These days, if you walk the hallways of CT (if you’re in the area, stop on by!), you might hear a staff member mention “beautiful orthodoxy.” Drawing from the best of Christian thinking, editor Mark Galli recently coined it to guide our ministry in a broader climate of rancor and spiritual rootlessness.
“Beautiful orthodoxy” might seem a paradox. But in both the classical and the Christian traditions, truth and beauty are inseparable. Only relatively recently has it seemed that, to be winsome and loving, one must downplay truth claims. Or that, to speak the truth in a pluralistic world, one must pick a rhetorical battle. Indeed, our social media discourse often feels like a fight between the truth-Christians and the beauty-Christians (with both groups claiming that Jesus likes them best). Pick your side.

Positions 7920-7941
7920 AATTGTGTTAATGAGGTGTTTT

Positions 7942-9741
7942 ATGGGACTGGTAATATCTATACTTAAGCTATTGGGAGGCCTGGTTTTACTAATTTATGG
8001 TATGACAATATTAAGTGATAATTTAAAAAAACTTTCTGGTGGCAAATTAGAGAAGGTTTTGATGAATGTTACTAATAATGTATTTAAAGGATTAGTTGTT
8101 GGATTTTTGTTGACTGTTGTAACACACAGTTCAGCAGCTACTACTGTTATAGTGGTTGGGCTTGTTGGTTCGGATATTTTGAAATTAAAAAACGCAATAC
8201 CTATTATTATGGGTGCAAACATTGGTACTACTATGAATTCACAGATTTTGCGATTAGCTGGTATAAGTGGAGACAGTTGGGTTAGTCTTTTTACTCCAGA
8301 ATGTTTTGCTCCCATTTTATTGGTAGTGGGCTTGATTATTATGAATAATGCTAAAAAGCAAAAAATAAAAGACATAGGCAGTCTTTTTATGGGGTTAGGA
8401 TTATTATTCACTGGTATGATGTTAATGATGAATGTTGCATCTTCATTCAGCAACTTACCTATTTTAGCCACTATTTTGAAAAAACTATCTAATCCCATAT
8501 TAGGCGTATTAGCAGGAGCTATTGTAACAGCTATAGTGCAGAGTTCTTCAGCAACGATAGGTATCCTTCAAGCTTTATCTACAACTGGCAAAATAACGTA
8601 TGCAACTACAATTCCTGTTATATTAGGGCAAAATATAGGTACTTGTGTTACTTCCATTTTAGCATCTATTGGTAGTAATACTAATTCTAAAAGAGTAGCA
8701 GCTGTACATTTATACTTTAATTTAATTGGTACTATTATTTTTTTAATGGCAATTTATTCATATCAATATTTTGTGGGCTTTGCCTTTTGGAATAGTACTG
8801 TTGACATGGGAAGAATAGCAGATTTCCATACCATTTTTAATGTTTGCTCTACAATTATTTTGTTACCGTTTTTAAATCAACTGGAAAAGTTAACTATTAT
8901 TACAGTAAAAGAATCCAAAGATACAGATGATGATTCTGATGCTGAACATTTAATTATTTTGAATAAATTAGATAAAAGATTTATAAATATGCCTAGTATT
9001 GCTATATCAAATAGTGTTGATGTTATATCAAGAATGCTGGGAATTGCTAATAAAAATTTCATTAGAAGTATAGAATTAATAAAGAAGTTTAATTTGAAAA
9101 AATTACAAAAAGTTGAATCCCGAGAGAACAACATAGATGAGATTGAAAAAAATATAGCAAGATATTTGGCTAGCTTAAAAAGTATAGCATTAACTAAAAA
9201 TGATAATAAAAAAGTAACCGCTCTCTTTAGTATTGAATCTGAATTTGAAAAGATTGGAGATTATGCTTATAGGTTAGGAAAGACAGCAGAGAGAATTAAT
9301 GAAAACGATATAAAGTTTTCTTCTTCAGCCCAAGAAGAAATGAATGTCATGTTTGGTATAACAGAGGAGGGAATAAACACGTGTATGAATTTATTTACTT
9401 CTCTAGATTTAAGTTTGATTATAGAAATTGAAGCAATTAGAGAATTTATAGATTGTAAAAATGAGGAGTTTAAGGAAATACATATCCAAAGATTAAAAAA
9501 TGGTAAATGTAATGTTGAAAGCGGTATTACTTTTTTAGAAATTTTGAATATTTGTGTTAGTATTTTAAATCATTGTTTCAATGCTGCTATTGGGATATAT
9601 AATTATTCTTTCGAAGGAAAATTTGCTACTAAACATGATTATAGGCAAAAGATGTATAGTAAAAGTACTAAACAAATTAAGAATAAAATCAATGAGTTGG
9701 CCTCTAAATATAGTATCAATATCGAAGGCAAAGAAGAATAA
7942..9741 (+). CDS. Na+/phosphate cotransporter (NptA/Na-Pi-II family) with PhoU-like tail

Except we at CT don’t think you have to. To our delight, in many articles in this issue, truth and beauty dance side by side. In our cover story (p. 30), Andrew Root corrects our ministry obsession with “reaching millennials” while painting a lovely picture of intergenerational fellowship in the local church. Shannon Sedgwick Davis, who has helped to stop Ugandan warlord Joseph Kony (p. 38), embodies orthopraxy—what Christian belief actually looks like in the world. (Hint: It’s pretty darn stunning.) Even our sobering report on book publishers’ marketing practices (p. 50) aims to highlight what ethical, even beautiful book marketing can look like. In these and other articles, we aim to ensure that every “no!” we imply is followed by a “yes!” That as we name wrong thinking or behavior, we also heartily affirm the abundant life ...1